The second public hearing is at 6 p.m. in the Council Chambers at city hall, and will feature guest speaker Brian Muenger, city manager for Talladega.
The first public meeting Wednesday featured Vestavia Hills Mayor Butch Zaragoza and Mountain Brook City Manager Sam Gaston.
Zaragoza spoke about the process Vestavia Hills took to change to a council-manager form of government while keeping the council members at-large.
“The state law dictates that you must go to three districts if you change to a council-manager form of government,” Zaragoza said. “We felt districts would separate the sections of Vestavia Hills when we wanted to unite them.”
Council members of districts can only be voted for by residents living in that district. Council members who run at large are voted for by all city residents.
Zaragoza said Vestavia Hills received legislative approval to change its form of government, but keep the current council as it is at-large.
He said with the change, the mayor will be similar to the president of the council and run the council meetings, as well as be a figurehead for the city. The city manager will handle day-to-day city operations.
Zaragoza said Vestavia Hills held town hall meetings to discuss the change in government, and also during the first interview process for a city manager.
“We talked with the city employees as well, because they were concerned a city manager would come in and wreak havoc,” he said.
Zaragoza said when the candidates were narrowed down to the top five, the city held a public meeting, allowed the candidates time to speak, and received feedback from the people who attended.
“We also had an employee interview panel,” he said. “The mayor and council interviewed one candidate, and the employee panel interviewed another candidate at the same time. The citizen feedback cards and the employee interview panel both picked the candidate we picked. We just couldn’t come to terms on the salary.”
Zaragoza said the city is preparing to go back through the interview process to hire a city manager.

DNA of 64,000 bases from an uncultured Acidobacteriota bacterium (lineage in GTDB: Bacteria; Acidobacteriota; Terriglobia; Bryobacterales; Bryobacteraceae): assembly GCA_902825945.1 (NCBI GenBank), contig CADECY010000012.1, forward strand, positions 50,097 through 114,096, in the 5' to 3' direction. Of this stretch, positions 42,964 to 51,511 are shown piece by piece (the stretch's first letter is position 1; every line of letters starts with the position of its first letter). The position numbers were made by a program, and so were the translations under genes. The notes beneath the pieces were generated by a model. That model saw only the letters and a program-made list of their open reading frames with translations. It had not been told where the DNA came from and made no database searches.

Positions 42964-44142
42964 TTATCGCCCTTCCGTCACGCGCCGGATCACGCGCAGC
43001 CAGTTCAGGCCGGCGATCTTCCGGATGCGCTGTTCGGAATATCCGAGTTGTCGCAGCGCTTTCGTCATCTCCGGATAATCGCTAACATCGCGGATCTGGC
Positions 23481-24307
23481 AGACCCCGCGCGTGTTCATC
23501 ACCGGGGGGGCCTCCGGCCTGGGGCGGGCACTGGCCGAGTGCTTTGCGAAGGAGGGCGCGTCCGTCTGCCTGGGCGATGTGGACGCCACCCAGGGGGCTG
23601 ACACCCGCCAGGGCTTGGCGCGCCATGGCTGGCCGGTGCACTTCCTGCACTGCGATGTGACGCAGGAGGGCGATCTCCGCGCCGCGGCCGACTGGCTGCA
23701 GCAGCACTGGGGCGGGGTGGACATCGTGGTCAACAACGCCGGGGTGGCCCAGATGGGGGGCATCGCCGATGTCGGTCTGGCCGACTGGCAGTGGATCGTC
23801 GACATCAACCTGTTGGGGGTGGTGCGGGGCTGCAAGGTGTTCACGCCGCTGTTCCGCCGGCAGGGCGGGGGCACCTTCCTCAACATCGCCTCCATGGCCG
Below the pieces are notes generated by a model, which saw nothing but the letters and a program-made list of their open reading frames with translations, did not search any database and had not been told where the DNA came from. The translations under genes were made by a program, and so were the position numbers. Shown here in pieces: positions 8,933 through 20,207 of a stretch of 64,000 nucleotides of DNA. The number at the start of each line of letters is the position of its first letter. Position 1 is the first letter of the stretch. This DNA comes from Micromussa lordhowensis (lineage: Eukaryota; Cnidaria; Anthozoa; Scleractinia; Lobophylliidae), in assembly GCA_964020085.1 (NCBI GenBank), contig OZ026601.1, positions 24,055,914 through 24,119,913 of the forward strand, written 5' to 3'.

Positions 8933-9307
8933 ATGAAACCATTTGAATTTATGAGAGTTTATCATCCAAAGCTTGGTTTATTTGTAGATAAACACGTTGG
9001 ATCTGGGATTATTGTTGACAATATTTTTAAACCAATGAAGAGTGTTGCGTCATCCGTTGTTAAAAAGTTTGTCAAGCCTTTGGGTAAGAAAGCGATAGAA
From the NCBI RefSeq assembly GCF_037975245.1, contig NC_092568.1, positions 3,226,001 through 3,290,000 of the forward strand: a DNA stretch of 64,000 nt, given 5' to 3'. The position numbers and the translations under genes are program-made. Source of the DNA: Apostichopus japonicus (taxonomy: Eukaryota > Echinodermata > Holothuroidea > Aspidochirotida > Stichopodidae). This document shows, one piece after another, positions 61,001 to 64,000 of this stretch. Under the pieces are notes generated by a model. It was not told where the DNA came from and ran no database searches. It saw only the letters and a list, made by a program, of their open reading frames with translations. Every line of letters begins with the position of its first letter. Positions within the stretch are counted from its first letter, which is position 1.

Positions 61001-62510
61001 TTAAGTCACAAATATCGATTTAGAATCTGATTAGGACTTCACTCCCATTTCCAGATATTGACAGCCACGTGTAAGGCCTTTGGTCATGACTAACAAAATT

“I would suggest having the employees involved in the process,” he said.
Gaston, who has been city manager for Mountain Brook the past 18 years, said a city manager helps streamline city departments.
“There is greater emphasis on long-range planning,” he said.
Gaston said a city does not always have a mayor who is a responsible administrator.
“With a city manager, you can have an immediate change (if the city manager is not a responsible administrator),” he said. “With a mayor, you have to wait until the next election.”
Gaston spoke about different duties of an appointed city manager or administrator, such as carrying out the policies adopted by the elected officials, managing city services, preparing a comprehensive annual budget and capital improvement program, ensuring fiscal responsibility and modern accounting practices, recruiting, hiring and supervising the workforce of the city, preparing council or board meeting agenda materials, developing long-range plans with guidance from elected officials, assisting in the achievement of common goals and objectives and more.
“If we do this, we would want someone qualified and experienced,” Pell City Mayor Bill Hereford said. “My job would be a lot easier, and I could get a lot more done with a city manager.”
The city has the option of creating a city manager position by ordinance, or changing to a council-manager form of government by a vote of the people. If the city manager position is created by ordinance, the city manager appoints all employees except the police chief and fire chief, who are appointed by the council. The mayor must vote to hire and fire the city manager.
Several residents attending Wednesday’s meeting spoke in favor of, and no one spoke against, creation of a city manager position.
Contact Elsie Hodnett at firstname.lastname@example.org.